Minor Pentatonic Scales
About a month ago, I posted a lesson on how to play pentatonic scales. If you’re not familiar with the major pentatonic scale, it may be a good idea to check out that lesson first… then return here to learn its minor counterpart.
As you learned in that post, this scale is called “pentatonic” because it has 5 notes. “Penta” is an ancient Greek prefix meaning “five.”
We unraveled the numerical names for other scales too…
Hexatonic (Hexatonic) = 6-note scale (example: “blues” scale)
Heptatonic (Heptatonic) = 7-note scale (example: “major” or “minor” scale)
Octatonic (Octatonic) = 8-note scale (example: “diminished” scale)
How to turn major pentatonic into minor pentatonic
In this lesson, I want to take it a step further and show you one easy shortcut you can implement to also learn all your minor pentatonic scales. Yes, minor!
The thing about minor stuff is that there’s always a relative major key you can piggy back on.
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Let me explain…
Just like you learned in this prior lesson, every major key has a relative minor key. This relative minor key pretty much shares EVERYTHING with this major key. They share the same notes in their scales (except you just start and end on different notes). They even share the same chords.
The secret is the 6th tone (this is nothing new… all of those past lessons I’ve linked to above cover this). To find the relative minor of any major key, you just go to the 6th tone. If you play the SAME EXACT major scale starting and ending on the 6th tone, there’s your minor scale! So if I basically play the C major scale, starting and ending on “A” instead of “C,” I’ll be playing an “A minor” scale. It’s as simple as that.
Well, the pentatonic scale works the same exact way! No joke!
Recall from my past lesson how to play a pentatonic scale…
You just play a major scale without the 4th and 7th tones.
That leaves you with:
1 – 2 – 3 – 5 – 6
In the key of C major, that’s:
C D E G A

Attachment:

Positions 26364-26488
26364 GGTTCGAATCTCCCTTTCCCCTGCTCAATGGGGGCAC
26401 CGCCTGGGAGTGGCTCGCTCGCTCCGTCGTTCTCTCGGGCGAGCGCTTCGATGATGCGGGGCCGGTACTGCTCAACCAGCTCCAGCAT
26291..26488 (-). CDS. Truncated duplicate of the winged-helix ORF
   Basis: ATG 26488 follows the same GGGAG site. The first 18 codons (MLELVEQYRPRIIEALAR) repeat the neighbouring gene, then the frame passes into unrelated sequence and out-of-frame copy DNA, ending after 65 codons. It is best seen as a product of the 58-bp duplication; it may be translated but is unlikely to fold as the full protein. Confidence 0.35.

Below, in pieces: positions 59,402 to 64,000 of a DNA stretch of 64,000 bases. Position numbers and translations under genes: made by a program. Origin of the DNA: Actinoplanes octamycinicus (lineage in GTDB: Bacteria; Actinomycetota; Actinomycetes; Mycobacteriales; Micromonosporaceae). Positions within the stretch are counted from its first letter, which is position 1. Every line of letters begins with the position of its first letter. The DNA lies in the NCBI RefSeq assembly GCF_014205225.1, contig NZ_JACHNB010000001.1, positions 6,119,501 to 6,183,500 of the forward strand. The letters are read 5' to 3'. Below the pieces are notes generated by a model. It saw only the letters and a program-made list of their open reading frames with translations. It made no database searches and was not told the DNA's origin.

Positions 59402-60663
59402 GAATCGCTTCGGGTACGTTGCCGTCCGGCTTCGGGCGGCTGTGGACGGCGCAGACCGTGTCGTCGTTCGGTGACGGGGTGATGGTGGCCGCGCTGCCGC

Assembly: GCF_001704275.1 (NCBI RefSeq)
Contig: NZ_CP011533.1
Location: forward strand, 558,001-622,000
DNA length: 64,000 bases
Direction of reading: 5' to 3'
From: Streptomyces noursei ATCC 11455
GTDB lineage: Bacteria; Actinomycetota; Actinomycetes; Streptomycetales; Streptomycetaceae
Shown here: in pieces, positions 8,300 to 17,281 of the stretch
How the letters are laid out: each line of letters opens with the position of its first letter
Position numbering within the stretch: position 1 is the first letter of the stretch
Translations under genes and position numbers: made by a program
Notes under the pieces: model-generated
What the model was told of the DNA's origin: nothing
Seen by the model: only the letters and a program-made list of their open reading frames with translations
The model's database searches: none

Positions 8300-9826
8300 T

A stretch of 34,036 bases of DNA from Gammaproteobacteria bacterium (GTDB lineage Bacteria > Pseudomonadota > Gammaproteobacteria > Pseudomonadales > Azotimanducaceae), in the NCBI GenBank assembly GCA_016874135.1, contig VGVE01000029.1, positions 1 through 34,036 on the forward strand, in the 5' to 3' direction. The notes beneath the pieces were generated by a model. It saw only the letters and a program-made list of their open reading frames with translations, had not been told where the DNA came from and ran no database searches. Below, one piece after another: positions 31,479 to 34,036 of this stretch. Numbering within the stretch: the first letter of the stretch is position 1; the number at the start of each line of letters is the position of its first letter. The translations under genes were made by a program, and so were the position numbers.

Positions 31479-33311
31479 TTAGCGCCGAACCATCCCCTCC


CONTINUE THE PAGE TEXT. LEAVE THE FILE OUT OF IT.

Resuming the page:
1 2 3 5 6
Repeated, it looks like this:
C D E G A C D E G A C D E G A C D E G A C D E G A
1 2 3 5 6 1 2 3 5 6 1 2 3 5 6 1 2 3 5 6 1 2 3 5 6
So, to play the minor pentatonic, you don’t change the notes you play (just like you don’t change the notes of the major scale when you play its relative minor scale). You just change your starting and ending points.
C D E G A C D E G [A C D E G] A C D E G A C D E G A C D E G A
1 2 3 5 6 1 2 3 5 [6 1 2 3 5] 6 1 2 3 5 6 1 2 3 5 6 1 2 3 5 6
So the “A minor pentatonic” scale is:
A C D E G
Repeated, it looks like this:
A C D E G A C D E G A…
Minor Pentatonic (Continued)
So that you can see another one at work, here’s the “Eb major pentatonic” scale:
Eb F G Bb C
Here it is repeated:
Eb F G Bb C Eb F G Bb C Eb F G Bb C
Since “C” is the 6th tone and therefore the relative minor of “Eb,” let’s play the C minor pentatonic scale from the same notes above.
C minor pentatonic
C Eb F G Bb
Minor Pentatonic and Blues Scale
C minor pentatonic (repeated)
C Eb F G Bb C Eb F G Bb C Eb F G Bb
Doesn’t that look like something to you?
YES YES YES!
The minor pentatonic scale is basically the blues scale with one missing note!
For example, the C blues scale is:
C Eb F Gb G Bb C
Versus the C minor pentatonic:
C Eb F G Bb C
*Note the flat 5th note in the blues scale example. That’s the only difference between a minor pentatonic scale and the blues scale.
So if you know your regular pentatonic scales, you know your minor pentatonic scales… and if you know your minor pentatonic scales, you know your blues scales!
Do you see these patterns? Once you start recognizing these systems and shortcuts, less and less of it will be memorization and more will be just understanding how to do something else from something that you already know… on the spot!
That’s the key! And that’s why the 300-pg home study course is so powerful. You learn the underlying systems, patterns, and shortcuts… not just memorization.
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So there you have it… minor pentatonic scales.